Presentation on theme: "Loes Kroon-Batenburg, Antoine Schreurs, Simon Tanley and John Helliwell Bijvoet Centre for Biomolecular Research, Utrecht University The Netherlands School."— Presentation transcript:
Loes Kroon-Batenburg, Antoine Schreurs, Simon Tanley and John Helliwell Bijvoet Centre for Biomolecular Research, Utrecht University The Netherlands School of Chemistry, University of Manchester, UK Towards policy for archiving raw data for macromolecular crystallography: Experience gained with EVAL
Reasons for archiving raw data Allow reproducibility of scientific data Safeguarding against error and fraud Allow further research based on the experimental data and comparative studies Allow future analysis with improved techniques Provide example materials for teaching
Which data to store? All data recorded at synchrotrons and home sources? On ccp4bb we have seen estimates of 400,000 data sets of 4 Gb each, so some 1,600 Tb per year, which would cost 480,000- 1,600,000 $/year for long term storage world wide Only data linked to publications or the PDB? Only a fraction of the previous: 32 Tb per year and not more than 10,000 $/year
Where to store the data? At the synchrotron facilities where most of the data are recorded? Or is the researcher responsible? And the data from home sources? Federated respositories, like TARDIS. Transfer of data over the network is time consuming Better leave the data where the are Large band-width acces?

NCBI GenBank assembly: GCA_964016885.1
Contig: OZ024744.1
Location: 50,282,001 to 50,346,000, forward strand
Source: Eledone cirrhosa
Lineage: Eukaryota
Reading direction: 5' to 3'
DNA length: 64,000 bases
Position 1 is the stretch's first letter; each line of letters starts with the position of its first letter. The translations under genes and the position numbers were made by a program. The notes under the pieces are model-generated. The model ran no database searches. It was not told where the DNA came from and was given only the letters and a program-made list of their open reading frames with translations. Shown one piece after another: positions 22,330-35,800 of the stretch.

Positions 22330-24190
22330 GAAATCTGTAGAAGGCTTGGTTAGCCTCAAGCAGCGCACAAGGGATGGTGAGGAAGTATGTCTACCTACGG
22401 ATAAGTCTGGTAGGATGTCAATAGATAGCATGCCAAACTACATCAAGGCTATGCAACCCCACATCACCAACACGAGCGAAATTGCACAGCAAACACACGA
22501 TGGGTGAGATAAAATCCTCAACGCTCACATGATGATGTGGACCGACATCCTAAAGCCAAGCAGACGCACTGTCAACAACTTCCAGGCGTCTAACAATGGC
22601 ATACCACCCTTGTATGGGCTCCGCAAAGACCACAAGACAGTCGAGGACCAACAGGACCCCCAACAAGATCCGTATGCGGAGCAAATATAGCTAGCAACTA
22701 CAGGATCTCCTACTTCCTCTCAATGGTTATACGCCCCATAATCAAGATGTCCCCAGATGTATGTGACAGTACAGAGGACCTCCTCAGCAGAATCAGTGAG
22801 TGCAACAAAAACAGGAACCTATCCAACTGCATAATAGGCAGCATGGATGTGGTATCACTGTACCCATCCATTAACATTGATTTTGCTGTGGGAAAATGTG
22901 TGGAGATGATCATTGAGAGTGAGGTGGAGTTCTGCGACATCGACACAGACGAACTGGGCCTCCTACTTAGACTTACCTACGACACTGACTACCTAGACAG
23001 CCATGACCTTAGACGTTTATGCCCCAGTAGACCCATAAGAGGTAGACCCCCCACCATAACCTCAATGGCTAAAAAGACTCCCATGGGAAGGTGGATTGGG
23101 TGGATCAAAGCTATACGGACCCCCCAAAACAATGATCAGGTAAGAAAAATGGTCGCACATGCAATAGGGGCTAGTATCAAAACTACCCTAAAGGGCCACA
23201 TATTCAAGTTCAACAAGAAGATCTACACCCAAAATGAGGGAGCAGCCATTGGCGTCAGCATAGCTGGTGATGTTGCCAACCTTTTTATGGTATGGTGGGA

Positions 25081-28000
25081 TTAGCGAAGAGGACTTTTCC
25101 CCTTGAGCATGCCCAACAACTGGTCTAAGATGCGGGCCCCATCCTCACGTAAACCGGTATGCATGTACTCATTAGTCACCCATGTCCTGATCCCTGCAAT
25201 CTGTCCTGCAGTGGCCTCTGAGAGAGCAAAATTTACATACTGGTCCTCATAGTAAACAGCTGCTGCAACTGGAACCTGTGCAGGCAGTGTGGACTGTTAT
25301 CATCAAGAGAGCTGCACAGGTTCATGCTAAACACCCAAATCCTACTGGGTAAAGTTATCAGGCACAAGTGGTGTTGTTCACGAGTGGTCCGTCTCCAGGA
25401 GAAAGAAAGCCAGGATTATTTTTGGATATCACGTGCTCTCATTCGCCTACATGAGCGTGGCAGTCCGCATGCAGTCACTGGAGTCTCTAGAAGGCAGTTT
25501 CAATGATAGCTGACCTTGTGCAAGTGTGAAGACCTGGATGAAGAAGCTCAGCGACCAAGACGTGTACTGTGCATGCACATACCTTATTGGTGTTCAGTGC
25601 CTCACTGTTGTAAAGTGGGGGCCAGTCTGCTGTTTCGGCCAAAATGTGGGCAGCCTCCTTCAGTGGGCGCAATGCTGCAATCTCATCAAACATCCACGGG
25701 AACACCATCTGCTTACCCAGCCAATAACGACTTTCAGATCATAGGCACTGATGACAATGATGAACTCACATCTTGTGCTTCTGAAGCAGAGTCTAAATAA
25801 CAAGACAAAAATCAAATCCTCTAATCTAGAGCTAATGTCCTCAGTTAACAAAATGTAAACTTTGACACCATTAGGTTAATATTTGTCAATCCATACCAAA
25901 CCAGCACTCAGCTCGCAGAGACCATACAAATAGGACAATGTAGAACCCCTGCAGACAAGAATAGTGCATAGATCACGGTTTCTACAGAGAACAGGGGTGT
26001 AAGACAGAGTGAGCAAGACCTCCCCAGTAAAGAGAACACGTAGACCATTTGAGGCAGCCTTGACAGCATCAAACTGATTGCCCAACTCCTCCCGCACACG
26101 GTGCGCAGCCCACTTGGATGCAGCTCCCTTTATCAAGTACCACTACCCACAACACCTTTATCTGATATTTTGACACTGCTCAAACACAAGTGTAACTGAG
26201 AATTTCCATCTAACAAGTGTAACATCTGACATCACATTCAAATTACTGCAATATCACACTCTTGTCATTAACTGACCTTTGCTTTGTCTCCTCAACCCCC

How should we store the data? Meta data Make sure we can interpret the data correctly and that can we can reproduce the original work Validation, cross checking Only for those data associated with publications? Standardization Standard or well described format? Compression Can we accept lossy data compression?
Pilot study on exchanging raw data Data of 11 lysozyme crystals, co-crystallized with cisplatin, carboplatin, DMSO and NAG, were recorded in Manchester, on two different diffractometers, originally processed with the equipment’s built-in software Systematic differences between the refined structures, in particular between B-factors, prompted for further study using the same integration software for all data
...pilot study EVAL, developed in Utrecht, could do the job Data were transferred from Manchester to Utrecht 35.3 Gb of uncompressed data. Transfer took 30 hours, spread over several days Data were compressed in Utrecht, using ncompress (lossless data compression with LZW algorithm) to 20 Gb, and can readily be read with EVAL software
The data Rigaku Micromax-007 R-axis IV image plate – 4 crystals ~1.7 Å and 2 crystals ~2.5 Å resolution; redundancy 12-25 – One image 18/9 Mb uncompressed/compressed – 1° rotation per frame, only -scans Bruker Microstar Pt135 CCD – 5 crystals ~1.7 Å resolution; redundancy 5-31 – One image 1.1/0.8 Mb – 0.5° rotation per frame, - and -scans Data sets vary between 0.5-3.1 Gb in size
Rigaku Micromax-007 R-axis IV Single vertical rotation axis Fixed detector orientation; variable distance Cu rotating anode Confocal mirrors